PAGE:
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ABSTRACT: On-farm reduction of Salmonella carriage prevalence in pigs requires the identification of risk factors to direct interventions development. This study was designed to determine if split marketing of finishing pigs constitutes a risk factor for Salmonella infections, by comparing Salmonella prevalence in the first group of pigs selected for harvest ("first pull") versus the prevalence in the last group of pigs selected for harvest ("close out") from multiple commercial finishing lots. Nine paired samplings were conducted consisting in matched groups of pigs from individual barns as the first pull and the close out with a 4-week interval between groups. From each group, fecal and meat samples were collected, on-farm and at harvest, respectively. Fecal samples were selectively enriched, and analyzed for the presence of Salmonella, whereas meat juice samples were analyzed for the presence of antibodies against Salmonella. In 7/9 (77.8%) of the studied barns, an increase in Salmonella prevalence was observed, based on both bacteriologic and serologic analysis. Overall, there was an increase of 9.2% (p < 0.05) in bacteriologic prevalence, and 31.3% (p < 0.05) in serologic prevalence from first pull to close out groups. This study demonstrates that a significant increase in Salmonella prevalence occurs between the first and the last group of pigs harvested from finishing lots, with close out groups of market pigs posing a higher risk for Salmonella contaminations.Foodborne Pathogens and Disease 09/2009; 6(7):865-9. DOI:10.1089/fpd.2009.0309 · 2.09 Impact Factor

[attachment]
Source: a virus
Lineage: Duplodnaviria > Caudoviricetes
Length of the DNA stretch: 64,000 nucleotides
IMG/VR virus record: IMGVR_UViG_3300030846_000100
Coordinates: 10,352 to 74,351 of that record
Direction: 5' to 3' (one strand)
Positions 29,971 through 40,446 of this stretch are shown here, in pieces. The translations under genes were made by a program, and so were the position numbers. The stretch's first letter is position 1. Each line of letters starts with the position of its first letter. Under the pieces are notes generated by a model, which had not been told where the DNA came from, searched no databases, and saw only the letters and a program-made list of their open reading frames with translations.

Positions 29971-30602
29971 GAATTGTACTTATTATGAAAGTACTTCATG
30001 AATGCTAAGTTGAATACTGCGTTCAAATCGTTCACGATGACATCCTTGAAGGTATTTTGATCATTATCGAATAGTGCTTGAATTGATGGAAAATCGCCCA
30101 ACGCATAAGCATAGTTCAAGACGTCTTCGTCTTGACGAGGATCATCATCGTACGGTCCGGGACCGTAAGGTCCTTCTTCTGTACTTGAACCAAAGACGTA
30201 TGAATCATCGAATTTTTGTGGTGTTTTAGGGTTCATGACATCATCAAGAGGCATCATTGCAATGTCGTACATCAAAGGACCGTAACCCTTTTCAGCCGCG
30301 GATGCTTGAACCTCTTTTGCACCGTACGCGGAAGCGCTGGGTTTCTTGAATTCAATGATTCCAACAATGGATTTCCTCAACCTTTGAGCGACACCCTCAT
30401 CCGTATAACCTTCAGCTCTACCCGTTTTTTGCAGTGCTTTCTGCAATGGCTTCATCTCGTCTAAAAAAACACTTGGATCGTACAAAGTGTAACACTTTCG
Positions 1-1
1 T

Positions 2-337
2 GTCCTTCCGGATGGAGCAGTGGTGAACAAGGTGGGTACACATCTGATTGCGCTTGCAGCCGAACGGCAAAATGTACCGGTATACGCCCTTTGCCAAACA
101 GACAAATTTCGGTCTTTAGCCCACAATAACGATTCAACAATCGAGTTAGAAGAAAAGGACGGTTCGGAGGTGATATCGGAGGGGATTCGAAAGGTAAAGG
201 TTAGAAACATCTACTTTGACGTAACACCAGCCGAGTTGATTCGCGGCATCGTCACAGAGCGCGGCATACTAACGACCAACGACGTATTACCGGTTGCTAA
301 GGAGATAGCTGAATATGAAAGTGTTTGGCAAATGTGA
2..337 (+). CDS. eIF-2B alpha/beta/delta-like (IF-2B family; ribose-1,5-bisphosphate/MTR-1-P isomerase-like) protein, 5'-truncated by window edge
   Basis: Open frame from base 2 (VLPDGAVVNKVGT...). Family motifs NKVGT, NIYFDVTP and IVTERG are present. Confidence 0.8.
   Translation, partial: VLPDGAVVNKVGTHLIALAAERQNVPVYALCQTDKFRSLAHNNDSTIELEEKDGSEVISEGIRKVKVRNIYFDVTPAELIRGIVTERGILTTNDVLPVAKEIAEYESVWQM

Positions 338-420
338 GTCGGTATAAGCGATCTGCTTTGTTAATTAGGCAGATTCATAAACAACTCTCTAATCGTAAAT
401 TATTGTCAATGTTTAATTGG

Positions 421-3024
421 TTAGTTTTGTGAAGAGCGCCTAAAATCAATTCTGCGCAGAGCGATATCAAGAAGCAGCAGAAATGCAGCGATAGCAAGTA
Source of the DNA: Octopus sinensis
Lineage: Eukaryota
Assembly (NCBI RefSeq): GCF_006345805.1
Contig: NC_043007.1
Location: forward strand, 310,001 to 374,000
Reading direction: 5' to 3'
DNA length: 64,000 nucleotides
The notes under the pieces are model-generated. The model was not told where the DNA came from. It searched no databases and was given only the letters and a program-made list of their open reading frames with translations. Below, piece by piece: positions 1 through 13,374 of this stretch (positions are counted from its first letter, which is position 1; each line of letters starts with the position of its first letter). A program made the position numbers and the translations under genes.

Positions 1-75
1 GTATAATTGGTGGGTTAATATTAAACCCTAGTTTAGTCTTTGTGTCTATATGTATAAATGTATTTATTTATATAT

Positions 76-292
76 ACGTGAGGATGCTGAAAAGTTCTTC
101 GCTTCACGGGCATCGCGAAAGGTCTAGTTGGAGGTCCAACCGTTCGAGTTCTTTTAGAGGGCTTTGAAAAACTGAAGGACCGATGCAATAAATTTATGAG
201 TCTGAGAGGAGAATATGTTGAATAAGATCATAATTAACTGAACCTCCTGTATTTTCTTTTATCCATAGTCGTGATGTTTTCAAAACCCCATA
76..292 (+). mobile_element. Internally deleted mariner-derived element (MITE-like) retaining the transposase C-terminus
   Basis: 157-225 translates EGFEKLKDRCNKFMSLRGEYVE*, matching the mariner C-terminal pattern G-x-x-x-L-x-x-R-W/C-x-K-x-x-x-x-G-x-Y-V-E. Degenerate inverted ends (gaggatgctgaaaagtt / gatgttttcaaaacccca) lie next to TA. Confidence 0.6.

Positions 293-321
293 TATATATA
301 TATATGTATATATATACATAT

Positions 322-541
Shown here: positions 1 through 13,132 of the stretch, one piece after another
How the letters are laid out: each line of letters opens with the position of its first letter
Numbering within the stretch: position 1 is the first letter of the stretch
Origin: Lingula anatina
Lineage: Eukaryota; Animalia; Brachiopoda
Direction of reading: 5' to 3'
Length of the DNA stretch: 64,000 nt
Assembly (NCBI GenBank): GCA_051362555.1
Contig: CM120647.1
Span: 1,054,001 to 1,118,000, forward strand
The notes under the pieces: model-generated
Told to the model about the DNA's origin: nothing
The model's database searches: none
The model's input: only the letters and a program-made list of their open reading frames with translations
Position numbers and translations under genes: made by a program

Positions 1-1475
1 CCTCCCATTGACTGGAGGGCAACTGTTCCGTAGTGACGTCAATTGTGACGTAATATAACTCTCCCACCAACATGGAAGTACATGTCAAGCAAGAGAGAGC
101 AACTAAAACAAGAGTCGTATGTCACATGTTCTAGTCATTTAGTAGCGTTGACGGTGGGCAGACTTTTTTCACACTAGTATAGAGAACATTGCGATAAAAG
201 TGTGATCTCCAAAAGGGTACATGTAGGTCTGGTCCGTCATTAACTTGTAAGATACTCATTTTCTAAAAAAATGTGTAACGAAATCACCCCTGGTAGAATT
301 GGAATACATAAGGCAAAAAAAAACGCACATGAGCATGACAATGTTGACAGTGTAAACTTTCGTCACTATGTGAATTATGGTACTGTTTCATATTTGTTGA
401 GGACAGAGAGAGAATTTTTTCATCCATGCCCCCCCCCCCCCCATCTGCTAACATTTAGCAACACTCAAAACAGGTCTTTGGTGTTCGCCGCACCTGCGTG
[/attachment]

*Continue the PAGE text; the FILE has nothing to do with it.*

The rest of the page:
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ABSTRACT: In 1995, Denmark implemented a National Surveillance-and-Control Programme for Salmonella in finisher pigs. It was based on serological surveillance that enabled assignment of pig herds into three prevalence levels. Herds in levels 2 and 3 (corresponding to moderate and high Salmonella seroprevalence) were subjected to control measures, compulsory pen faecal sampling for bacteriological examination and serotyping. The initial dataset contained all herds that had mandatory bacteriological samples taken (N=3691 samples), out of which 44.4% were negative. Data from January 2005 to November 2007 obtained from the Danish programme were used to investigate the persistence of high serology (Salmonella index > or =40, corresponding to levels 2 or 3) for herds infected with one of the four most common Salmonella serotypes found in pig herds, S. Typhimurium, S. Derby, S. Infantis or S. Livingstone, using survival analysis. The effects of other potential factors, such as season, year, herd size and herd health status were also evaluated. An event was defined as return to low serology measured by a Salmonella index <40, for at least 6 consecutive months. A total of 1242 pig herds positive for one of the four serotypes of interest and 1433 events were included in the preliminary analysis using the Kaplan-Meyer method. The median high serology time (survival time) was 8 months and all explanatory variables were found to be significant (p<0.05), except the herd health status (p=0.49). Cox proportional hazards regression was used for herds infected with S. Typhimurium (N=1066) or S. Derby (N=314). Herds infected with S. Typhimurium presented a lower probability for returning to low serology (HR=0.69, p<0.001), compared to S. Derby, indicating longer high serology periods. Herds that started having high seroprevalence in Summer and Fall had a higher probability of returning to low serology compared to those starting in Winter and Spring (p<0.001). Compared to 2005, periods with high Salmonella serology were fewer and shorter in 2006 and 2007 (p<0.001). A positive impact of herd size was found, with larger herds being associated with shorter high serology periods, compared to smaller herds (p=0.012). This might indicate effective implementation of biosecurity measures in large herds. The health status of the herds was not found to be a significant factor (p=0.87), which might reflect that biosecurity measures in place in SPF herds are not effective for clearing Salmonella infections.Preventive Veterinary Medicine 09/2009; 92(4):301-8. DOI:10.1016/j.prevetmed.2009.08.005 · 2.51 Impact Factor